Charles Frohman: Manager and Man, page 131
by Isaac Frederick Marcosson
, as always, one of his supreme ambitions in life was to gratify her every wish, so he announced that he would present her in a special all-star production of "Romeo and Juliet."
Charles Frohman himself was always frank enough to say that he had no great desire to produce Shakespeare. He lived in the dramatic activities of his day. It was shortly before this time that his brother Daniel, entering his office one day, found him reading.
"I am reading a new book," he said; "that is, new to me."
"What is that?" was the query?
"'Romeo and Juliet,'" he replied.
When Maude Adams dropped the rôle of Babbie to assume that of Juliet some people thought the transfer a daring one, to say the least. Even Miss Adams was a little nervous. Not so Frohman. To him Shakespeare was simply a playwright like Clyde Fitch or Augustus Thomas, with the additional advantage that he was dead, and therefore, as there were no royalties to pay, he could put the money into the production.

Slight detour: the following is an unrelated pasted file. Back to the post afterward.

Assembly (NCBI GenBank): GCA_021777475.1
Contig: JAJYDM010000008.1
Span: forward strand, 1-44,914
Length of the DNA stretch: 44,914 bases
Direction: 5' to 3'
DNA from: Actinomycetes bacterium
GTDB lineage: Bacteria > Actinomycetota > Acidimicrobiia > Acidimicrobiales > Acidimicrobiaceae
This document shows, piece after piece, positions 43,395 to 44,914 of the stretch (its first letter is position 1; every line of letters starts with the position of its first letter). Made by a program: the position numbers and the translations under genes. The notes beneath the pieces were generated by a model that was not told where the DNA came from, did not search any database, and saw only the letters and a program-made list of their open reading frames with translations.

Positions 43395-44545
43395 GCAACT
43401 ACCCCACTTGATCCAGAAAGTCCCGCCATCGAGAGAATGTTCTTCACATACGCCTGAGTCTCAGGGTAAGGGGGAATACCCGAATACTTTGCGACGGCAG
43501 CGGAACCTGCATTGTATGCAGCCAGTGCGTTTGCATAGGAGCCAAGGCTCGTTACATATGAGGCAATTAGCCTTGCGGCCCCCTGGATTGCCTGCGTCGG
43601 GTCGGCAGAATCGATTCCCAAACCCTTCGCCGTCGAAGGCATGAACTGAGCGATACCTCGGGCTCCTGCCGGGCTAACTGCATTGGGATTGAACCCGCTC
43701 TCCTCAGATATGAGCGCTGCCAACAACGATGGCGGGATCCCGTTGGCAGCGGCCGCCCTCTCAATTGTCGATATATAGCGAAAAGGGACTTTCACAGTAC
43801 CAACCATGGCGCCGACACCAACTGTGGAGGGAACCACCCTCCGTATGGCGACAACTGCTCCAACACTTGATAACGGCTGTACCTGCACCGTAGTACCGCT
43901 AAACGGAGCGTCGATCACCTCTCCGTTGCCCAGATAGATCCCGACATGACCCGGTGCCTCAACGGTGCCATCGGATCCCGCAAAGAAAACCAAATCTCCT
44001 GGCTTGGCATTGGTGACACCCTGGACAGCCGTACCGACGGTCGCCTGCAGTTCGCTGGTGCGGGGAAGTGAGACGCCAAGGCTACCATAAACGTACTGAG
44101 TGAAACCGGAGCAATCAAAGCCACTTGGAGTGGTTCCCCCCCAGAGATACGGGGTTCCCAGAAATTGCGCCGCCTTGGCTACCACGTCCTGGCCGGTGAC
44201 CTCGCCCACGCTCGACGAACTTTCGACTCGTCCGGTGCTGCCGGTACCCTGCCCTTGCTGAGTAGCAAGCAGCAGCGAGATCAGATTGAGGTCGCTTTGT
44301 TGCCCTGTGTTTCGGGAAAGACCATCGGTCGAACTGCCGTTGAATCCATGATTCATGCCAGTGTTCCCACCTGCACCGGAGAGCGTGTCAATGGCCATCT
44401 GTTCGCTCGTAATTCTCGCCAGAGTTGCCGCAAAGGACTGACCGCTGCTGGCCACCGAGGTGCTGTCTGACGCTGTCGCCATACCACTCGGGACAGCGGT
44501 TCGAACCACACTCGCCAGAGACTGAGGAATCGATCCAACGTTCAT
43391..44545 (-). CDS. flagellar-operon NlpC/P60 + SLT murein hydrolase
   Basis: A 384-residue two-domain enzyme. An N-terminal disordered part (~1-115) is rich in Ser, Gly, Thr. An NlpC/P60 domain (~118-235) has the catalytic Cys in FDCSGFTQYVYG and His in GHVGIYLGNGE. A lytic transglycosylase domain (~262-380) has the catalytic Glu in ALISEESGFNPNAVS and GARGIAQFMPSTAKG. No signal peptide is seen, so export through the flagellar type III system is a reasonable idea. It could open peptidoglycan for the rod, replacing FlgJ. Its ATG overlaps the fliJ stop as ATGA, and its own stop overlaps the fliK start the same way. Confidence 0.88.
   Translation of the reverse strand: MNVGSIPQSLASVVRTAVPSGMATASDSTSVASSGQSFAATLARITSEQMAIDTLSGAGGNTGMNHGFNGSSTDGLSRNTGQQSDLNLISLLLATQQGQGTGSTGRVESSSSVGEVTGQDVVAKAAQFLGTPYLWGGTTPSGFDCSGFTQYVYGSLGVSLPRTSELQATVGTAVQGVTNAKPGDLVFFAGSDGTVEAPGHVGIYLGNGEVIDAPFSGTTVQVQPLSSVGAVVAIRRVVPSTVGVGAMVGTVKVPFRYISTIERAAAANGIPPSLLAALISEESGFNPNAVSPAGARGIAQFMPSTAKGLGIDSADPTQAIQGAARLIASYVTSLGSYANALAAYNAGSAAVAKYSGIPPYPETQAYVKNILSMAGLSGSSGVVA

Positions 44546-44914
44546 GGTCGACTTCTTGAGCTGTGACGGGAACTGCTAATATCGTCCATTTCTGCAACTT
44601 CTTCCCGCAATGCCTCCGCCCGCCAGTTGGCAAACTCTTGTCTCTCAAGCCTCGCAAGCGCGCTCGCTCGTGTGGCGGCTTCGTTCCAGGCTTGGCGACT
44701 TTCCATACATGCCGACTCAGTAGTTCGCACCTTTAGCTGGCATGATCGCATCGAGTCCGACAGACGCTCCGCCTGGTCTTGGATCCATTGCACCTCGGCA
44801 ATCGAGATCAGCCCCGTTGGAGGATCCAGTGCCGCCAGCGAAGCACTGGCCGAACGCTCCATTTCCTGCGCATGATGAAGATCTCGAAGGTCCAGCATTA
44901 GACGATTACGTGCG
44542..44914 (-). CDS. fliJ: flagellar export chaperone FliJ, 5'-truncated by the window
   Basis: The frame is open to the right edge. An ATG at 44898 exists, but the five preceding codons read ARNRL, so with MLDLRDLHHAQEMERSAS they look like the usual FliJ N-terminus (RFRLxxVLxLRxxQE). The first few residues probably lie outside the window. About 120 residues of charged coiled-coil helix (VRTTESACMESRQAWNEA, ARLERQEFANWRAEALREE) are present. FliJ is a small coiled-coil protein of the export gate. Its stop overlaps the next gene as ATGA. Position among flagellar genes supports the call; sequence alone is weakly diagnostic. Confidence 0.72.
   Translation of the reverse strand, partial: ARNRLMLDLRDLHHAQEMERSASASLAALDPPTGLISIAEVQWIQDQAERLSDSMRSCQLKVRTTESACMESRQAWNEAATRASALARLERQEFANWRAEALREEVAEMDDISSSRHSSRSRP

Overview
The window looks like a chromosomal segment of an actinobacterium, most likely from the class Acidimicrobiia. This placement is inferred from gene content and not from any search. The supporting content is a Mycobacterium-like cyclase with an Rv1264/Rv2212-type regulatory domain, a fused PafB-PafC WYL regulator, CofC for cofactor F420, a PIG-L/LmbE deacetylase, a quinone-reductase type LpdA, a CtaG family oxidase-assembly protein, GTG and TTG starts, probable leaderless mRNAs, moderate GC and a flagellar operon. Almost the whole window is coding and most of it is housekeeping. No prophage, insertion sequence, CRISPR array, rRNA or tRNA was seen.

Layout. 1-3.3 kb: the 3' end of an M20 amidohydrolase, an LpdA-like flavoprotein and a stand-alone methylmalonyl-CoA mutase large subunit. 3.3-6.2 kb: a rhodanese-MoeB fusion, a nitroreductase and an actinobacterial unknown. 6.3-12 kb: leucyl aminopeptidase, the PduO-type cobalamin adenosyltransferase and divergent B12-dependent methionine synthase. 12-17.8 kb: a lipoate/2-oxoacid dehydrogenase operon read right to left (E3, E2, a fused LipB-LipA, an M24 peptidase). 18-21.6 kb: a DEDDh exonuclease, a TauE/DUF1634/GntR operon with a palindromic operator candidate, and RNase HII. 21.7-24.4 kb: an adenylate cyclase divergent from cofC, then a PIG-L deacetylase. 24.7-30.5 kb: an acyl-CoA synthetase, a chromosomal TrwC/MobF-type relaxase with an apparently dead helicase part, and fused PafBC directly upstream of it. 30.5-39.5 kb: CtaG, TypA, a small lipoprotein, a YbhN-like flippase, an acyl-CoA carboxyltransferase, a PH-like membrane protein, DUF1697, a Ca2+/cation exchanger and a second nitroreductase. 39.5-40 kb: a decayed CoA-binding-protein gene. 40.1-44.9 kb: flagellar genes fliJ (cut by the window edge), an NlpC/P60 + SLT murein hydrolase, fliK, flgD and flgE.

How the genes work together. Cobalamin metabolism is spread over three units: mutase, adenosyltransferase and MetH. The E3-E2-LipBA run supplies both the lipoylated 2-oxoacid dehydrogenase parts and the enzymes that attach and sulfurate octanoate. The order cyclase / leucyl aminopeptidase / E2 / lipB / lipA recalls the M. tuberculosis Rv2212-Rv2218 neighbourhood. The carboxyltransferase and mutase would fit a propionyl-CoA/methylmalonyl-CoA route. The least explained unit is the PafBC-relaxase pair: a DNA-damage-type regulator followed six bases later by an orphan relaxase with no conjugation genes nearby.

When Frohman went to rehearsal one day he noticed that the company seemed a trifle nervous.
"What's up?" he asked, abruptly.
Some one told him that the players were fearful lest all the details of the costume and play should not be carried out in strict accordance with history.
"Nonsense!" exclaimed Frohman. "Who's Shakespeare? He was just a man. He won't hurt you. I don't see any Shakespeare. Just imagine you're looking at a soldier, home from the Cuban war, making love to a giggling school-girl on a balcony. That's all I see, and that's the way I want it played. Dismiss all idea of costume. Be modern."
The production of "Romeo and Juliet" was supervised by William Seymour. It was rehearsed in two sections. One half of the cast was in New York, with Faversham and Hackett; the other was on tour with Miss Adams in "The Little Minister." Seymour divided his time between the two wings, with the omnipresent spirit of Frohman over it all.
Miss Adams had made an exha
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